In June, more than 200 of our employees joined 20,000 people region-wide in the Cascadia Rising Drill to practice responding to a 9.0 earthquake – which would be truly massive in its destruction. We're now using lessons learned during that drill to better prepare for the real thing.

We want you and your families to also be prepared.

What can you do?
A lot.

WSDOT staff practice reacting to a major earthquake during the Cascadia Rising drill earlier this year.
We'll need everyone's help to respond to a devastating earthquake – from knowing "Drop, Cover and Hold On" to keep yourself safe, to having emergency kits once the ground stops shaking.

Perhaps you stocked up on supplies for the massive storm predicted for this past weekend. While you may not have needed them then, those supplies are a good first – or additional – step toward creating an earthquake/disaster kit. (I now have a restocked water supply at the ready, for example).

We've long been told to have three days of food and water available for emergencies. For something like a massive earthquake, though, a better rule of thumb is seven to 10 days of supplies. With roads and bridges impassible after a giant quake, you and your neighbors may need to initially help each other while crews respond to life and death emergencies.

In case of an earthquake, drop, cover your neck and hold on to something solid to stay safe if you can.
In the Cascadia Rising drill this summer, for example, dozens and dozens of roads and bridges were damaged. General traffic just wasn't possible and crews had to work hard even to get emergency routes reopened. A 9.0 earthquake would be truly catastrophic, but even a smaller one can cause significant damage and we want everyone prepared.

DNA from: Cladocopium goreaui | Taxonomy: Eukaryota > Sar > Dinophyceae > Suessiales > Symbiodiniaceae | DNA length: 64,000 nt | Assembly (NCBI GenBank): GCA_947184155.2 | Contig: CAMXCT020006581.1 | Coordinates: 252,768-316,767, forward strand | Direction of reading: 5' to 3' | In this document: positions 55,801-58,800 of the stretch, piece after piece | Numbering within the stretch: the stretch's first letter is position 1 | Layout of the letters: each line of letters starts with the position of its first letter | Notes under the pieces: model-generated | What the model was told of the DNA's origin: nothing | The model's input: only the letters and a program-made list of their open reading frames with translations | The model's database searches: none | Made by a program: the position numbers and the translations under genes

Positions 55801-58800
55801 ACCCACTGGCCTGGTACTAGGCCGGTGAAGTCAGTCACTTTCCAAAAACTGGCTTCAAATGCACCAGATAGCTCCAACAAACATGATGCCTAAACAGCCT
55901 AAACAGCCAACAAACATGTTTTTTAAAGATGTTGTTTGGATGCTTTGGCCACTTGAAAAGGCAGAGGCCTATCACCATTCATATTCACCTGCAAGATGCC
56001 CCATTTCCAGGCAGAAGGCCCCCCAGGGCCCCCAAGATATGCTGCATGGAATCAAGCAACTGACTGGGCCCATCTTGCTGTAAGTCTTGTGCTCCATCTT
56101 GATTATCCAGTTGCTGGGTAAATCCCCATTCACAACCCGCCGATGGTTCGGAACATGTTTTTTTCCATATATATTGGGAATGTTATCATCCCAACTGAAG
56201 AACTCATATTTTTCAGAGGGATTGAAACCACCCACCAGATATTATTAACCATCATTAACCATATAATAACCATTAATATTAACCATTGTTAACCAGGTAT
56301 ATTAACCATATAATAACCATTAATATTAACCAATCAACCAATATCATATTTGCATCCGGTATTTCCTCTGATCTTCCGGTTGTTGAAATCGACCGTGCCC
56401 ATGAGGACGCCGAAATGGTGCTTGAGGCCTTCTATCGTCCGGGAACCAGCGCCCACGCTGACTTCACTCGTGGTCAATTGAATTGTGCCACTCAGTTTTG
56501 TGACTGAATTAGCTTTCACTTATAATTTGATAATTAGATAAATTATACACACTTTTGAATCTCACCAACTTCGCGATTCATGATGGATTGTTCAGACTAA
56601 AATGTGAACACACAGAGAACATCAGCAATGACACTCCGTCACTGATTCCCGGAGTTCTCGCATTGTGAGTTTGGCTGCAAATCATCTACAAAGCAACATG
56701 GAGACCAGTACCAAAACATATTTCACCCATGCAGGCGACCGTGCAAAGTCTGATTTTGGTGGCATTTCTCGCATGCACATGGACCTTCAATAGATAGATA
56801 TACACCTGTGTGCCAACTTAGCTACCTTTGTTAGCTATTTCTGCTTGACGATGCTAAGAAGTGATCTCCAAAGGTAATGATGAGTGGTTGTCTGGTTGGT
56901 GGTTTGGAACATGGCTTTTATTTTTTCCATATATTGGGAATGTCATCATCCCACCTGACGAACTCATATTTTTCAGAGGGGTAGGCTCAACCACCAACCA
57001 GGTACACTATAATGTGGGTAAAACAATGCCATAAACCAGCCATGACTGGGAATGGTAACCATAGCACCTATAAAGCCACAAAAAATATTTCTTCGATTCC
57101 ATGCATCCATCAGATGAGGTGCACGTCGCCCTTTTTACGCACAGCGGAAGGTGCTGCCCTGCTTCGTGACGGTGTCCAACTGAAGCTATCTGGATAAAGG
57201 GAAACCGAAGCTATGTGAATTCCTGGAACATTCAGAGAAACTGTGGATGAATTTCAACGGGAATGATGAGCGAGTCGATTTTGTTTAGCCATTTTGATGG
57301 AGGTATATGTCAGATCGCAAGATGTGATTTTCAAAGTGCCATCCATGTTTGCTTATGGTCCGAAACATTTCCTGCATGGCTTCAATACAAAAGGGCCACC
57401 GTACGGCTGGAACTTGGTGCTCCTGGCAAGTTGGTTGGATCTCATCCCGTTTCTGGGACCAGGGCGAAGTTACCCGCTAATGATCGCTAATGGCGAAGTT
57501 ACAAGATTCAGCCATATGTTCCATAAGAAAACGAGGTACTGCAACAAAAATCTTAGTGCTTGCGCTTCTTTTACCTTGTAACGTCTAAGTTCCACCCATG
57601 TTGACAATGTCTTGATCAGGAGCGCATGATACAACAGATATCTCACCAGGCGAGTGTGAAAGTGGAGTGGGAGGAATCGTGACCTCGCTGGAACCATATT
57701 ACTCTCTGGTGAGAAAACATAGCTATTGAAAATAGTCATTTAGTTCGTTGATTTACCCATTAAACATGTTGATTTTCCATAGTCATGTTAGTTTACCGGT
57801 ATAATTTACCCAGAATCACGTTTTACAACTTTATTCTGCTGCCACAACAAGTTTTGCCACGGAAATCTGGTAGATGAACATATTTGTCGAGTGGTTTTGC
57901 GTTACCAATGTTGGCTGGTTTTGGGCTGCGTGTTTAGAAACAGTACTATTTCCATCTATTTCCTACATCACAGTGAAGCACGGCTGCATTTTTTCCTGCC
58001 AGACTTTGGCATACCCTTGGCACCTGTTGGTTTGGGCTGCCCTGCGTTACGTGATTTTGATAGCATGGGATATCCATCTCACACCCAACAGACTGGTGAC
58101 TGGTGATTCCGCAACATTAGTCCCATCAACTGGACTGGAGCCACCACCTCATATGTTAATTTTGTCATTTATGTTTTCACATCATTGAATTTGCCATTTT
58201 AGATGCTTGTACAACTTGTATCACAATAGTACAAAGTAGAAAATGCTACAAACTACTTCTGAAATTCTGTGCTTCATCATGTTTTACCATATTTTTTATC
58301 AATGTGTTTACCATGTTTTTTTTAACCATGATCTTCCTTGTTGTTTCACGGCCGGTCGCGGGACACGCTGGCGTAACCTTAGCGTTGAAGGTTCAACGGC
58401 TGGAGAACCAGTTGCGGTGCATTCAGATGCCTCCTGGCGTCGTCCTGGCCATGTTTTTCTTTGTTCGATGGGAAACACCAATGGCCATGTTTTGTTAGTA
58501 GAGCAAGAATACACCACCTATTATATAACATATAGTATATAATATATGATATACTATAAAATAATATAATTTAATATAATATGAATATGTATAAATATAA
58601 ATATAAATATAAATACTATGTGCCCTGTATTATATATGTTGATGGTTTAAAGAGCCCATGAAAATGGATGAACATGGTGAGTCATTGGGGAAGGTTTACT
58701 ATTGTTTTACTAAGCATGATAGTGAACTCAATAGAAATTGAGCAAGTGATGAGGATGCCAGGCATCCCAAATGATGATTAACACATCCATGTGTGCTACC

Here are some initial steps to make sure you and your family are better prepared:
Seem overwhelming? Set a goal of stocking one new emergency kit item during your weekly or monthly grocery store run. The sooner you start, the more prepared you are for both small and large emergencies.

Tuesday, October 18, 2016

New I-205 ramps in Vancouver save time, improve safety

By Tamara Greenwell

Thousands of travelers in east Vancouver are shaving time off their daily commute now that the Interstate 205 Northeast 18th Street Interchange is open. While the changes are taking some getting used to, early indications are that drivers are not only adjusting well, they're already seeing benefits.

A drone's-eye view of the new I-205 interchange.

A roundabout way to keep things moving
Roundabouts. They're designed to make intersections safer and more efficient and so far we're seeing that in east Vancouver. For the first time ever, travelers can access I-205 from Northeast 18th Street. The 15 mph speed limit might seem like it slows you down but it actually allows folks to safely navigate the roundabout while keeping all traffic moving through the area. Unlike intersections with traffic signals, drivers don't have to wait for a light to change to get through, keeping traffic flowing.